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'Hold scalpel together'
'Hold scalpel together' 
 
Rabbi Ovadia Yosef Photo: Gil Yohanan
Rabbi Ovadia Yosef Photo: Gil Yohanan
 
 

Rabbi Yosef: Treating gentiles violates Sabbath

Shas' leader says religious physicians cannot violate Sabbath in order to save gentiles' lives, but offers halachic solution to avoid legal repercussions

Ynet
Published: 05.17.12, 13:36 / Israel Jewish Scene

What should religious doctors do if a gentile is injured in a car accident on Shabbat and is rushed to the hospital? According to Rabbi Ovadia Yosef, this does not warrant violating the sanctity of the Sabbath.

 

During a class on Sabbath halacha relating to religious physicians, the spiritual leader of Shas said that while doctors are expected to do everything in their power – even if it requires violating the Sabbath – in order to save Jews whose lives are in danger, the same does not apply for gentiles.

 

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"If a gentile were to get injured in a car accident during Sabbath, and he is brought to the hospital – Israel must not treat him," he said, explaining that "if the particular procedures come from rabbis (de-rabbanan), then they might be permitted, but if they stem from prohibitions in the Torah (de-'oraita), then they are not allowed, as the Torah forbids to violate the Sabbath for gentiles."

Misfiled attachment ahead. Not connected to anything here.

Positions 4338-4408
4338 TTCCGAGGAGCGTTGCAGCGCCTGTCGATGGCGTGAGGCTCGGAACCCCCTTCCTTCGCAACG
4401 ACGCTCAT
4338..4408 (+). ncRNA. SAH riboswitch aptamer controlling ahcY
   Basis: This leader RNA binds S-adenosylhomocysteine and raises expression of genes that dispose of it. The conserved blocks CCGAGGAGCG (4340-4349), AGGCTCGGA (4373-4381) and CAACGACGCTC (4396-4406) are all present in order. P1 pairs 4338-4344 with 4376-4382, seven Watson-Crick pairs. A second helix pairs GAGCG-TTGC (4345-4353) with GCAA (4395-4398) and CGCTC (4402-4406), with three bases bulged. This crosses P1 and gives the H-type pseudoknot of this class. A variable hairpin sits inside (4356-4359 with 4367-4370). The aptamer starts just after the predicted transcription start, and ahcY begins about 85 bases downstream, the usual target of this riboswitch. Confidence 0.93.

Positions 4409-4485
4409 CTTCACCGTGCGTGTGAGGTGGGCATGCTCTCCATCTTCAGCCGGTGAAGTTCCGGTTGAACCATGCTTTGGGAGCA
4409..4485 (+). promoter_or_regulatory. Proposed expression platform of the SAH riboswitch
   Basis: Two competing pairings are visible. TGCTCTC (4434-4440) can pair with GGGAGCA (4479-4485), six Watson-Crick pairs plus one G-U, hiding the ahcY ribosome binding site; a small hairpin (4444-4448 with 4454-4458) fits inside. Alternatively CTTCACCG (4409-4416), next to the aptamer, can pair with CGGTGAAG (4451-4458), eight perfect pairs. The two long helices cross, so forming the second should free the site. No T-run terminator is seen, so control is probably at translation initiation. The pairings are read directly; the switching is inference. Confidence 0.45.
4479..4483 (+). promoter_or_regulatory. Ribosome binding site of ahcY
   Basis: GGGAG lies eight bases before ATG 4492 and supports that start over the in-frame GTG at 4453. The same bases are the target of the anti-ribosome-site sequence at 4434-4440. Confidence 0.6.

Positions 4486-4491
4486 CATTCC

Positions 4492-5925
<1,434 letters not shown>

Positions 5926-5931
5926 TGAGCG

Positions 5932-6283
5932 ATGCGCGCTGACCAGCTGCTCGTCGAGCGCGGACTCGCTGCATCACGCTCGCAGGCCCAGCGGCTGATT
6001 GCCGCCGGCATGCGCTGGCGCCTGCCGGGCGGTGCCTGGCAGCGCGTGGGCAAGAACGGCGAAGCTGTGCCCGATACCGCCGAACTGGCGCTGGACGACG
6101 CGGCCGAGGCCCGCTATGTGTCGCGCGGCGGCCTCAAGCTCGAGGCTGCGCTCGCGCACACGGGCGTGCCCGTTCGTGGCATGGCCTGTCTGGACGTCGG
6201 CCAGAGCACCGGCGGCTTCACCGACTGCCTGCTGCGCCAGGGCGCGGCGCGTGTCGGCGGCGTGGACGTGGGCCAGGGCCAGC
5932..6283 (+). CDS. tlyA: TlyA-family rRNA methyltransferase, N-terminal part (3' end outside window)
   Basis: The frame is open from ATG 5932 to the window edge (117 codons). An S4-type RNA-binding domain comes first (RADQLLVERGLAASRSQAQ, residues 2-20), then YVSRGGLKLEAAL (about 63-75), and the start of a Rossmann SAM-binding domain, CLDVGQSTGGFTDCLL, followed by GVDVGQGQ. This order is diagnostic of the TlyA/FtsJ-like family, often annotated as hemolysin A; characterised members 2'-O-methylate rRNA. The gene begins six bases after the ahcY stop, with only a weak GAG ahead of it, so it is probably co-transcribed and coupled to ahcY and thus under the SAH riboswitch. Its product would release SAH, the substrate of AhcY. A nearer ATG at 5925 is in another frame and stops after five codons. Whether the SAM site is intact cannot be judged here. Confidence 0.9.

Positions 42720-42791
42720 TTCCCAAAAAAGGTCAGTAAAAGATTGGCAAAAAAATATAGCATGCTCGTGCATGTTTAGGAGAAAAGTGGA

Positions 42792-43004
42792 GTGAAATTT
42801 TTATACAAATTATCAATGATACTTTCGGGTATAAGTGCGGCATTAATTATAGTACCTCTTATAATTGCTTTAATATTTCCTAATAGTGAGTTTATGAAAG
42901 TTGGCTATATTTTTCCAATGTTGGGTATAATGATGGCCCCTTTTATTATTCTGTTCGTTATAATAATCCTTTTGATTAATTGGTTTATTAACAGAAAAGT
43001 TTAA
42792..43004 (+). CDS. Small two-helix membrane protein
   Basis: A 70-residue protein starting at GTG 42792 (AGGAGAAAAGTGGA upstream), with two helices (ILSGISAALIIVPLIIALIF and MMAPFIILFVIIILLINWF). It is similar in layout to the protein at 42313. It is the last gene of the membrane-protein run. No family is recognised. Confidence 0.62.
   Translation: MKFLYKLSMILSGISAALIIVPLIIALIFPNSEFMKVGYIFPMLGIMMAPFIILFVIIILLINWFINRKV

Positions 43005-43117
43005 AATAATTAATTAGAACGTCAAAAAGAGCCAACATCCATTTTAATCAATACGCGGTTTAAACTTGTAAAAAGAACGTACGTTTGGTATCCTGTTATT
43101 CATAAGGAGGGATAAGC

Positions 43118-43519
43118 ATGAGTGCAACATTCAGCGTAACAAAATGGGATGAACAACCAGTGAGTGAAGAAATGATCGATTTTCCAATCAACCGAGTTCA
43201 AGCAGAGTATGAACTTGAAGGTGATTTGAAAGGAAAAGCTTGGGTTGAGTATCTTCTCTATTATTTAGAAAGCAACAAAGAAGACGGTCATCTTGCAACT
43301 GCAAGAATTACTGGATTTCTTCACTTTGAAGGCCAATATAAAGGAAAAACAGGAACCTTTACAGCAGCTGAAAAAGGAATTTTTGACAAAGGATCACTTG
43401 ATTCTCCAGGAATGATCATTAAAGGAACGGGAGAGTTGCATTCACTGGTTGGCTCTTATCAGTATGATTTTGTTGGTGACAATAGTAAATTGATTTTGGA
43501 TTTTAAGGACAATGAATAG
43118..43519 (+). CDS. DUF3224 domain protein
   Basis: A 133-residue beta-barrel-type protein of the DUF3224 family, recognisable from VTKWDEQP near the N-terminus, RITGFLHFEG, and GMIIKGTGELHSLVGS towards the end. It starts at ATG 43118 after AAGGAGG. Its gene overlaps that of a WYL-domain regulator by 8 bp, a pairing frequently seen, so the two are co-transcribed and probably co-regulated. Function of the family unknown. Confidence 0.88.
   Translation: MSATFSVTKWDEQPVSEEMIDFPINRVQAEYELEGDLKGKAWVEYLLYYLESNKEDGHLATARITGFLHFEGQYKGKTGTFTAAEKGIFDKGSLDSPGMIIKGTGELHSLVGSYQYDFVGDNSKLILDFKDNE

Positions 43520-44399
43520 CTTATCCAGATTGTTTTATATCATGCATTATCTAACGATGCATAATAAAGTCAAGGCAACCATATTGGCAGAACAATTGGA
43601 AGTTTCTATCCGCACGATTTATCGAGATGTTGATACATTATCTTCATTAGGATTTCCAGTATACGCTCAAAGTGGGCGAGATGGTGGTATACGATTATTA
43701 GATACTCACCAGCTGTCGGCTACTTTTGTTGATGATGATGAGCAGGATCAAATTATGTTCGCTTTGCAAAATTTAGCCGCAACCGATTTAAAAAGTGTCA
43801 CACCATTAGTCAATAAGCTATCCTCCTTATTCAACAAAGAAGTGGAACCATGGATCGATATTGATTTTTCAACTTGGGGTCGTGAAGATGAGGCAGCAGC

Rabbi Yosef expounded on the problem, saying that the Mishnah Berurah explicitly says that "all religious physicians who treat gentiles on the Sabbath or violating the Sabbath; however, in reality the patients are brought to the hospital and must be treated. The doctors' license says they must treat all patients without distinction of faith or race, and if they don’t, the State could revoke their license and also punish them. So what should the poor doctors do?"

 

The rabbi offered a halachic solution that follows a rule by which if a single person is doing the act, he is violating the Sabbath, while if two people are doing it together, they are exempt.

 

"The doctor who needs to operate will call on another doctor, or nurse, to hold the scalpel together and make the incision," said Rabbi Yosef, saying that "it is necessary in order for religious physicians to refrain from being put on trial for distinguishing between a Jew and a gentile on Sabbath."

 

 

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